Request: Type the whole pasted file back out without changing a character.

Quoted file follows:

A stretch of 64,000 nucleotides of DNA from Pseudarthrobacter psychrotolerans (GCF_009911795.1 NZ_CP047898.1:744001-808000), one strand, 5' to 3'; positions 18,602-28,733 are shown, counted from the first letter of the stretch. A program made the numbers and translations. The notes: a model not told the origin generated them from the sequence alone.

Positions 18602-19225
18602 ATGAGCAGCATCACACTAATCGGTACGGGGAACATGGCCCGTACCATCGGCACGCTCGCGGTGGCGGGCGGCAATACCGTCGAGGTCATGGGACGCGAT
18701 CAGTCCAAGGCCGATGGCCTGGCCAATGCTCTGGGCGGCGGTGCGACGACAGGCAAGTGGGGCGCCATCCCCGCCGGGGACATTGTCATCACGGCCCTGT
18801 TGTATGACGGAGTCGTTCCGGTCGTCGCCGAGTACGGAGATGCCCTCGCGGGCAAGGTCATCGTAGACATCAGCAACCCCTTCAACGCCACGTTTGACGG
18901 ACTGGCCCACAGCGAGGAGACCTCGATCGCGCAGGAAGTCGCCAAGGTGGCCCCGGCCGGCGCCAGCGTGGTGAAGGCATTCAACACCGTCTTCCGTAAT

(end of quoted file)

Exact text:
A stretch of 64,000 nucleotides of DNA from Pseudarthrobacter psychrotolerans (GCF_009911795.1 NZ_CP047898.1:744001-808000), one strand, 5' to 3'; positions 18,602-28,733 are shown, counted from the first letter of the stretch. A program made the numbers and translations. The notes: a model not told the origin generated them from the sequence alone.

Positions 18602-19225
18602 ATGAGCAGCATCACACTAATCGGTACGGGGAACATGGCCCGTACCATCGGCACGCTCGCGGTGGCGGGCGGCAATACCGTCGAGGTCATGGGACGCGAT
18701 CAGTCCAAGGCCGATGGCCTGGCCAATGCTCTGGGCGGCGGTGCGACGACAGGCAAGTGGGGCGCCATCCCCGCCGGGGACATTGTCATCACGGCCCTGT
18801 TGTATGACGGAGTCGTTCCGGTCGTCGCCGAGTACGGAGATGCCCTCGCGGGCAAGGTCATCGTAGACATCAGCAACCCCTTCAACGCCACGTTTGACGG
18901 ACTGGCCCACAGCGAGGAGACCTCGATCGCGCAGGAAGTCGCCAAGGTGGCCCCGGCCGGCGCCAGCGTGGTGAAGGCATTCAACACCGTCTTCCGTAAT